jan 09 english question Essay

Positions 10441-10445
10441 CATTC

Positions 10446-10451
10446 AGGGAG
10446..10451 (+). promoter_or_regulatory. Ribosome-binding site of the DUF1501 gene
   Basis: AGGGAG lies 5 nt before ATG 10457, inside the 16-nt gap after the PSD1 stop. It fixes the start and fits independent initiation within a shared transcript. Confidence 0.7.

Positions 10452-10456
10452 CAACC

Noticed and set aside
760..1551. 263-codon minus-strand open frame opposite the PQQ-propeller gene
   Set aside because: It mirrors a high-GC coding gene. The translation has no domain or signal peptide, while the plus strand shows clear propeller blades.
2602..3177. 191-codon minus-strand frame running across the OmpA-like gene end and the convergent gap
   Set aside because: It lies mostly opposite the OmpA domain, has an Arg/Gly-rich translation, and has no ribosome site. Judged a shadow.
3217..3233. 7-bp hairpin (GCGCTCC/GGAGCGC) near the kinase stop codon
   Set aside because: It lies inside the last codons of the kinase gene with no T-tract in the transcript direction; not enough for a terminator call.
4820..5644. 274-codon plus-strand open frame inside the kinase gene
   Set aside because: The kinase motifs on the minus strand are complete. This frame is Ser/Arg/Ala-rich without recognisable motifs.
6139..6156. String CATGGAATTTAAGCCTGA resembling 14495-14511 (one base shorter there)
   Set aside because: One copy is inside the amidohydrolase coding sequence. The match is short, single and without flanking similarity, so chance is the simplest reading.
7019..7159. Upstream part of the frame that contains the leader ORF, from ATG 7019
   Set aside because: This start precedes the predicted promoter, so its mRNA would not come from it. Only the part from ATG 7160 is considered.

jan 09 english question Essay jan 09 english question Essay Jan 09 English Question The story â€Å"An Encounter† is a part of the ‘childhood’ section of the collection of stories in Dubliners, and it explores the characteristics of child voice and child viewpoint the section contains. The extract of the story indicates a change in the boy’s attitude with regards to the old man. The initial response that the boy has when the man approaches them is that his voice is pleasingly liberal and well read, and as such was attractive to him. However, in the extract this perception seems to change, as it comes after the boy begins to feel uneasy around the man and decides to adopt false names as an indicator of his growing unease. The seemingly inconspicuous title â€Å"An Encounter† makes the events in the story seem less sinister and wide ranging, so it was the boy’s reaction to the old man that was pivotal to the role of the encounter in the story rather than the existence of the man himself. This could be to show that the story presents the realities of real life and the difficulties that the boy will have to face as he grows up and becomes an adult. His changing perspective on the man and his growing awareness throughout the extract shows the speed of his maturation process, and how he is progressing to become a man. In the extract, the voice of the narrator is used to show the boy’s growing mindfulness as he reflects on the words of the stranger. Joyce uses language to manipulate his narrator to reveal his own personal viewpoint and voice in the story. The methods used to capture the voice of the old man change throughout the whole encounter. Initially, the boy seems detached from the situation, using devices of indirect speech e.g. â€Å"he said†, â€Å"he asked†, â€Å"he began†. As the extract progresses the boy becomes more involved in the conversation and the terms of speech gradually become more direct. The middle section of the first paragraph seems to be almost word for word the man’s statements. This shows that the boy is gradually becoming more aware of the man’s intentions and thoughts as the conversation develops, and his involvement in the discussion becomes more explicit. Also, the idea of an emerging paralysis of the boy is put forward by Joyce to emphasise the growing paralysis of the people of Dublin. This paralysis is shown by the silence of the boy during the conversation, in contrast to his dreamed, irate interaction: â€Å"I was going to reply indignantly that we were not National School boys to be whipped, as he called it; but I remained silent.† The use of a semi-colon extends the pause between the two clauses, and implies reflection; whereas the use of italics on the word â€Å"whipped† implies the indignant nature of the boy’s imagined delivery of his retort. His inability to confront the old man and act further emphasises his paralysis and implies the paralysis of the rest of the people in Dublin. Joyce’s manipulation of narrative perspective throughout the extract reveals that the sexual nature of the man’s obsession with â€Å"whipping boys† is outside the boy’s immature frame of reference. The manner in which the boy recounts and comments on the man’s words proves this, with the constant referencing to the fact that it is indeed the man who made these utterances – with constant allusions to the man â€Å"he seemed†, â€Å"he said†. Contrary to the idea of a growing awareness being highlighted in the boy throughout, at the end of the extract, Joyce emphasises the fact that the boy doesn’t fully understand the man: â€Å"seemed to plead with me that I should understand him.† â€Å"An Encounter† shows a growing awareness